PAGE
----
This project was sponsored by the Bay Area Air Quality Management District. IRTA tested alternatives to trichloroethylene, the major spotting chemical used today. A total of four water-based cleaners and two soy based cleaners tested during this project and a previous project were found to be effective and lower cost options. IRTA tested two alternative methods of drying garments that would make finishing with water-based processes less labor intensive. One of these technologies, a vacuum washing/drying system using hydrogen peroxide, was found to be promising. More testing with a prototype unit should be conducted before it could be commercialized.
This project was conducted under a grant by the California Air Resources Board of the California Environmental Protection Agency under the Innovative Clean Air Technology Program (ICAT.) This project involved testing and demonstrating a portable laser device in four stripping applications where such a laser system could be used. The laser successfully stripped a variety of different paints applied to a range of substrates. The project also included performing a cost analysis of using a laser for stripping in the four applications and comparing the cost of using the device to the cost of using the most commonly used conventional stripping method. The results indicate that the laser stripping technology holds promise for some applications. (NOTE: The document contains several references to millimeters of coating thickness. This is an error and all references to millimeters should instead be references to mils. A mil is defined as 25.4 millimeters or 1/1000th of an inch.)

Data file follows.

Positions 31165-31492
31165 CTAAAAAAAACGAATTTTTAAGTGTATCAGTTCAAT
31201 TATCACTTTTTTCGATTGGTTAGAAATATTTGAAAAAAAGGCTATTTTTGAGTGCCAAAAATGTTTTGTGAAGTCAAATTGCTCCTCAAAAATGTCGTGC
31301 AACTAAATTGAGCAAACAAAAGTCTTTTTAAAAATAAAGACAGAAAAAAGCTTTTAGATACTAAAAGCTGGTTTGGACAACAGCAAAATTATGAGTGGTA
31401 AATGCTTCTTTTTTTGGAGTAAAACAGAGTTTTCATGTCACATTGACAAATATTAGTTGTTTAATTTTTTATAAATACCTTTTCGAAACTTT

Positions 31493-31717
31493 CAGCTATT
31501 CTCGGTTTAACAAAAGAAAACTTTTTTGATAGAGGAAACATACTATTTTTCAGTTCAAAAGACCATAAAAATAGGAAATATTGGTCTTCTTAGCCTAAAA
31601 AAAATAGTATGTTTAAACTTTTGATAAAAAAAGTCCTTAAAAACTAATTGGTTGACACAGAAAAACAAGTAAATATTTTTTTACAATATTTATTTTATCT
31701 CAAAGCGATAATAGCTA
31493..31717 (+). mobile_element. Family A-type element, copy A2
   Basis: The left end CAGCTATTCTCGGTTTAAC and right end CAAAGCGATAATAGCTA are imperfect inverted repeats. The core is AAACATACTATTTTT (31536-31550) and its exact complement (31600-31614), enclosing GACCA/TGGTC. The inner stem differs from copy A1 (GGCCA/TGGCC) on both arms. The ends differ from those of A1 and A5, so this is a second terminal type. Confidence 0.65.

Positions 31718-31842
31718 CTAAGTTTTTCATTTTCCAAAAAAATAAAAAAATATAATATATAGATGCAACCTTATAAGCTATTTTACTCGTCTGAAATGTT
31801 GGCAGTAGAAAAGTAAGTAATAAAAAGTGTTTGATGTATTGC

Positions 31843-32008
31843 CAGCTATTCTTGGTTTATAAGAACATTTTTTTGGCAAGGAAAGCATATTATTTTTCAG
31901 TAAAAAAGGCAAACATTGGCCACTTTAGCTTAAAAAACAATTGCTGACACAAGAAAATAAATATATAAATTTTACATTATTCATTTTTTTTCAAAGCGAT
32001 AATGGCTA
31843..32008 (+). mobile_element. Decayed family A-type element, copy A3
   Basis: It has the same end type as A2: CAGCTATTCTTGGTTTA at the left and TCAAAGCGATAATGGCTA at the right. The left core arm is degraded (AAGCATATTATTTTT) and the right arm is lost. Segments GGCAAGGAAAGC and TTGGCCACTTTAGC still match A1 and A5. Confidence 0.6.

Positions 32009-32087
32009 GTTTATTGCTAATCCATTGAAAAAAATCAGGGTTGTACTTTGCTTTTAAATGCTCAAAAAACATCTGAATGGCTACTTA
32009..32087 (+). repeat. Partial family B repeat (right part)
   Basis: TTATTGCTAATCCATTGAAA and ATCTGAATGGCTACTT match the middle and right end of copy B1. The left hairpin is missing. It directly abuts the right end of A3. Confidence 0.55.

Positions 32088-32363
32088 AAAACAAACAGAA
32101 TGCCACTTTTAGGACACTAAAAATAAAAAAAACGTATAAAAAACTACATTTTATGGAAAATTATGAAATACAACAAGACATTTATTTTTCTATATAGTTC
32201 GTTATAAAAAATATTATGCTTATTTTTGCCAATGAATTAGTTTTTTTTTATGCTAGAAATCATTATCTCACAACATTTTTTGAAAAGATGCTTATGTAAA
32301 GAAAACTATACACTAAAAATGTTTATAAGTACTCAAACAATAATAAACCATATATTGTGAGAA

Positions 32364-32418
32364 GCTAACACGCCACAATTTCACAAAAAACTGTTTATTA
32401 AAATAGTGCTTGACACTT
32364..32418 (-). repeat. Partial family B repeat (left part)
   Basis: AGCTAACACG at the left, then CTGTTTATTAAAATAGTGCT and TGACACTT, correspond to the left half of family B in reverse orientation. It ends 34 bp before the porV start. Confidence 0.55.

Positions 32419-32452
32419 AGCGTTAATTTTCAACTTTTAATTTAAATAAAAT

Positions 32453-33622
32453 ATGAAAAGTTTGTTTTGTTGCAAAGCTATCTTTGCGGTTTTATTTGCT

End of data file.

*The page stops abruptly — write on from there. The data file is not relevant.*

This project was sponsored by US EPA Region IX. It focused on developing and testing safer alternative methods for cleaning energized electrical equipment. Historically, halogenated solvents have been used for cleaning both energized and non-energized electrical equipment. These solvents contribute to ozone depletion, global warming or are carcinogens or reproductive toxins. The findings indicate that for non-energized electrical equipment cleaning, any process or non-halogenated material can be used. Alternatives that were tested included water-based cleaners, soy based cleaners and acetone cleaners. For cleaning mechanism cabinets, with a small residual current, water-based and acetone cleaners can be used as long as workers clean carefully. A carbon dioxide cleaning method called the Sno-Gun was effective for removing dust from these cabinets. Insulators and other energized electrical equipment can be cleaned with a variety of alternatives including; high-pressure deionized water, corn cob or limestone blasting and carbon dioxide pellet blasting. The alternatives that were identified, developed and demonstrated during this project are much safer from a health and environmental standpoint than the halogenated solvents.